What is strategy? What is strategic?

‘Strategy’ and ‘strategic’ are two words that are easy to use but difficult to define.

People often use the word “strategic” to describe an issue when what they really mean is that it is “very important”. Does strategic really mean any more than that? And if it does, what? How can we tell the difference?

Strategy vs Action

Our starting point has be the realisation that strategy, by itself, adds no value. Only actions add value. A strategy that is never implemented is less than worthless, because of the wasted time taken to create it.

But random actions are worthless too. Action only adds value if it is in line with a good ‘strategic direction’ — whether or not that direction is clear in advance or only understood with hindsight.

What does this tell us how to run our businesses better?

Only activities add value

If we want to know how to run our businesses better we need to consider the different activities that might add value: the core activities of marketing, finance, and operations, and the support activities of HR, legal, real estate and so on.

Each of these functions is essential to success. Remove any one of them and the business will fail. So in a sense every activity in all of these areas is ‘strategic’. But that’s really not what we mean either.

Starting to tell the difference

Actions and issues arise every day. Some, like new customer orders, get handled as part of the daily routine. Others, like a product recall, are less frequent and require special decisions and follow-up actions. Other issues and actions can lead to projects that transform the business and may take months or years to complete — entering new markets or acquiring new companies, for example.

Broadly speaking, then, it might seem that the bigger an issue is, and the longer it takes to resolve, the more ‘strategic’ it is.

But that’s not right either. Size alone is not an indicator of ‘strategic-ness’. Even apparently small sets of events can bring down an entire corporation. A single banker in Singapore can bring down Barings Bank. A subsidiary in Switzerland can lead to UK bankers facing questions from MPs. A single volcano in Iceland can block transatlantic air traffic for days. A small set of subprime mortgages can affect an entire system.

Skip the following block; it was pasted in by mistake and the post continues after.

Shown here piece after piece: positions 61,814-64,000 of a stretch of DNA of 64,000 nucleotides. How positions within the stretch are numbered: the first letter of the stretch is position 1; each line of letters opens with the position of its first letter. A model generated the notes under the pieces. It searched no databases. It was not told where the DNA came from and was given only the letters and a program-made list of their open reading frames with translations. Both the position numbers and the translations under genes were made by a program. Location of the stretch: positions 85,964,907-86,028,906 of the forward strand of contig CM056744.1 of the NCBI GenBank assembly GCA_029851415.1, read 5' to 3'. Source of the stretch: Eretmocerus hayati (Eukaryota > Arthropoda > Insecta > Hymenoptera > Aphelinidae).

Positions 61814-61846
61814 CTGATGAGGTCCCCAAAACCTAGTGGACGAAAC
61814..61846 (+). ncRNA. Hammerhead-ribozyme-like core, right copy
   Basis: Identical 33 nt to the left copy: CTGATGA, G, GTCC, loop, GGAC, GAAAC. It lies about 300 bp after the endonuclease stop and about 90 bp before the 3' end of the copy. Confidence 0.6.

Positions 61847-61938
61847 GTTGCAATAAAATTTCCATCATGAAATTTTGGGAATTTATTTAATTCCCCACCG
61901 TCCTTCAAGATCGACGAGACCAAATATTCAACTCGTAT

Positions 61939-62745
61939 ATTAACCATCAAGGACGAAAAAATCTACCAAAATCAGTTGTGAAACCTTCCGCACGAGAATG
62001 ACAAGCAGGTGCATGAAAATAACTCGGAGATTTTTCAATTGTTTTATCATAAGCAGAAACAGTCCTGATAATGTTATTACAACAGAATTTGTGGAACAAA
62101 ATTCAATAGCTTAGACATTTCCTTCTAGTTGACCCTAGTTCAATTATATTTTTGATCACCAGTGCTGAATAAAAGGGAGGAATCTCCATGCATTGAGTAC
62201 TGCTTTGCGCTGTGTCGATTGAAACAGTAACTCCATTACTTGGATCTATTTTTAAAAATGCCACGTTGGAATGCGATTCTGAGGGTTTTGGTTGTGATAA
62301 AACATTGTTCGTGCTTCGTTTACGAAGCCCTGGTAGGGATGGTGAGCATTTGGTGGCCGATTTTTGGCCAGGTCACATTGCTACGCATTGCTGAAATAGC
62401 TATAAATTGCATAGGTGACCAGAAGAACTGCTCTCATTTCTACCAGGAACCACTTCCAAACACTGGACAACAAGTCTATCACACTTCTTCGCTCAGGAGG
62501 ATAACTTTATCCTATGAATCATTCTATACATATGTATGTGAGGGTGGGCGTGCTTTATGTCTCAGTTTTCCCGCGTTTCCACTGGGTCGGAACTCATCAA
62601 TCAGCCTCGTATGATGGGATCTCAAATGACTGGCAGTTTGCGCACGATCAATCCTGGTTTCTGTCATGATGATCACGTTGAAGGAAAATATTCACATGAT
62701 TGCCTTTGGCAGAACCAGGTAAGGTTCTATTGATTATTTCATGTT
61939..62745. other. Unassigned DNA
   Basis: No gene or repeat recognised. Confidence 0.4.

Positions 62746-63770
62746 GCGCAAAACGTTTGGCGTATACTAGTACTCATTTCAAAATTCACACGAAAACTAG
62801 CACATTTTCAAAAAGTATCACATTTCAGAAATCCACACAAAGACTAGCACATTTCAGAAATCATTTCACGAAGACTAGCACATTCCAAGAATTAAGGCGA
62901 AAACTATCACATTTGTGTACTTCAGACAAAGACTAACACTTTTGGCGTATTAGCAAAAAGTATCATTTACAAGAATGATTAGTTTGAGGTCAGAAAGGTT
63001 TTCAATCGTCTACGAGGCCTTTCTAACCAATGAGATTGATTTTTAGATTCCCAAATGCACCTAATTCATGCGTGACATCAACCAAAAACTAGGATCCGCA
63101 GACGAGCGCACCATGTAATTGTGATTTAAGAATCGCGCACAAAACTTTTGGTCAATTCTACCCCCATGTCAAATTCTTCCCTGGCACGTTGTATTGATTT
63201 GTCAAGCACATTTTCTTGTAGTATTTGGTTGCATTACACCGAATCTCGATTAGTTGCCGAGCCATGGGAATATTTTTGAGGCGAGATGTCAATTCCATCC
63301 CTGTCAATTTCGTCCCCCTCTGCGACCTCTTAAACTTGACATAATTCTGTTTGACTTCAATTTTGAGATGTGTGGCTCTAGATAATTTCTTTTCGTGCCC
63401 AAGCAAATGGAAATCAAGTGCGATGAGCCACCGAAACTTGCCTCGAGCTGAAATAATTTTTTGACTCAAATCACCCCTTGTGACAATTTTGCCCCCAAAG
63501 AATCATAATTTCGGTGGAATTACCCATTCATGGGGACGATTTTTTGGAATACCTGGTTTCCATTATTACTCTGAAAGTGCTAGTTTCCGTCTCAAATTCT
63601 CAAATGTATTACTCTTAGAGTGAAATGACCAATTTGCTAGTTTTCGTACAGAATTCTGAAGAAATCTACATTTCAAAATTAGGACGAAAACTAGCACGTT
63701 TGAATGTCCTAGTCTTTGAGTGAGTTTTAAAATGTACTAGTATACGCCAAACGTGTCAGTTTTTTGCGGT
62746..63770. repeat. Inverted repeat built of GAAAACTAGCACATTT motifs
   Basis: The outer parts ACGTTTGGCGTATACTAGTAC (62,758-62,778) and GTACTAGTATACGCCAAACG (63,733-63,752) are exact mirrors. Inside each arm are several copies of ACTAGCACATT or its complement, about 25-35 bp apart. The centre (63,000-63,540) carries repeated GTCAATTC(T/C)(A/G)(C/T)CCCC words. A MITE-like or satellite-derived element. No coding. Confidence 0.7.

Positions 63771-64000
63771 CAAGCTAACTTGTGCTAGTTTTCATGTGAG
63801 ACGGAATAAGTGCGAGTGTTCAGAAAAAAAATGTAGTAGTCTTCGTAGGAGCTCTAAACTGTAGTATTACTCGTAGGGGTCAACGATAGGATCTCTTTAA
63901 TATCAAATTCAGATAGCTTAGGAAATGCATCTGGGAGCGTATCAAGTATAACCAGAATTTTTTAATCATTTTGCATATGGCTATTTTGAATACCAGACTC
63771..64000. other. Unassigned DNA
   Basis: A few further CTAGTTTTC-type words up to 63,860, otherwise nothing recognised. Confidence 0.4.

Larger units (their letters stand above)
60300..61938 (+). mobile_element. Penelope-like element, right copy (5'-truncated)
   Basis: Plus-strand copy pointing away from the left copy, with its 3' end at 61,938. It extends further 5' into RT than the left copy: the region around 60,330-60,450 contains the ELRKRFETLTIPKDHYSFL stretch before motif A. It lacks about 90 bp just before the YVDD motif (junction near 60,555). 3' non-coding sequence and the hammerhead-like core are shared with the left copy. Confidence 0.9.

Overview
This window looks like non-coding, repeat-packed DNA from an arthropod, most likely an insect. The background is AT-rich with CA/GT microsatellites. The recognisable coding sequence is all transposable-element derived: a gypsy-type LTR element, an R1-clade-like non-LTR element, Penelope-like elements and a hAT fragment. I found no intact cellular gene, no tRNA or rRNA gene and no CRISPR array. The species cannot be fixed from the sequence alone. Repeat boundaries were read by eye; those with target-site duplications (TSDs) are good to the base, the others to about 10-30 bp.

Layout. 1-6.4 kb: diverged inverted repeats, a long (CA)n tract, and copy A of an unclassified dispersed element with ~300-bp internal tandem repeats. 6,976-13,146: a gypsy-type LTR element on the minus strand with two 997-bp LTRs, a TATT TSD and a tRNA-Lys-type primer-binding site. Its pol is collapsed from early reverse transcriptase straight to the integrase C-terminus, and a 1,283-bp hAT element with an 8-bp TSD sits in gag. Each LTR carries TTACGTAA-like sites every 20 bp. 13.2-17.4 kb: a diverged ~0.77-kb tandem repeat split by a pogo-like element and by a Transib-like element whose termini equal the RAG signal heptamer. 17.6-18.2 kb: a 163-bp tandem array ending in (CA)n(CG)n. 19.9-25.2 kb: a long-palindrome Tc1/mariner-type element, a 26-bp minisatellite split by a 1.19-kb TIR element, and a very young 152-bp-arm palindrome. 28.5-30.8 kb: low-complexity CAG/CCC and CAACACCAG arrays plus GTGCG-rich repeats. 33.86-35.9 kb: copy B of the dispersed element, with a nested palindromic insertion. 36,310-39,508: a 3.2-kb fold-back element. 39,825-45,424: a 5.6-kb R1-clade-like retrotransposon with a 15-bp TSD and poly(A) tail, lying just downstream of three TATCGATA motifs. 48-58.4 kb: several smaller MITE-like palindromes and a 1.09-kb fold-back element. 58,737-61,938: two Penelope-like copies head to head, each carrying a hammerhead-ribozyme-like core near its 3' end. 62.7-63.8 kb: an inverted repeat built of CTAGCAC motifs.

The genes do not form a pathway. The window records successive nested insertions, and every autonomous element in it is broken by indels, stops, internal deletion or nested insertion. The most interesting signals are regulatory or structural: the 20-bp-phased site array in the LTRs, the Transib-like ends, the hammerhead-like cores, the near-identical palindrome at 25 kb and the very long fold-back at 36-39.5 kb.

Size alone is not enough to determine what is strategic, and it doesn’t give us any indication of how to tell the difference between ‘large tactical’ issue or a ‘small strategic’ one.

‘Strategic’ affects the whole

So, let’s come at it from the other direction. Top-down.

Pure strategic issues affect the business as a whole. So perhaps the deciding factor of ‘strategic-ness’ has to do with whether an issue affects just one core function or all of them?

Maybe there is a rule which says something like: “One core function affected equals Tactical. All affected equals Strategic” ?

To test this out, let’s think-through a simple example.

Imagine that we have bought a new car and we want to sell our old one, “for a good price in a reasonably short time”. What are some of the possible ‘strategies’ and ‘tactics’ that we might use?

Possible Strategies Possible Tactics
  • Sell for  a low price quickly, with minimum effort
  • Advertise in local shop window
  • Put a notice in the car window
  • Sell to a friend
  • Inform as many people as possible, and then take the best price offered within the time
  • Advertise in national press
  • Advertise on the internet
  • Buy radio and TV advertising
  • Focus on selling to wealthy individuals
  • Advertise in Monte Carlo, Beverley Hills, or Saudi Arabia
  • Hope the car is stolen so we can claim on the insurance
  • Leave the car unlocked in a rough neighbourhood

Our overall aim (to “sell the car for a good price in a short time”) combines two of the four core parts that make up any business: the financial result, and timing.

Each combination of strategy and tactics defines the two other parts of the business: marketing (the customers we want to sell to) and operations (the actions we take to achieve our goal).

In some cases the strategy defines the customers that we want to sell to, and the tactics define alternative ways of achieving that. And sometimes the strategy defines how to go about advertising the car, and the tactics define the customers who will be reached.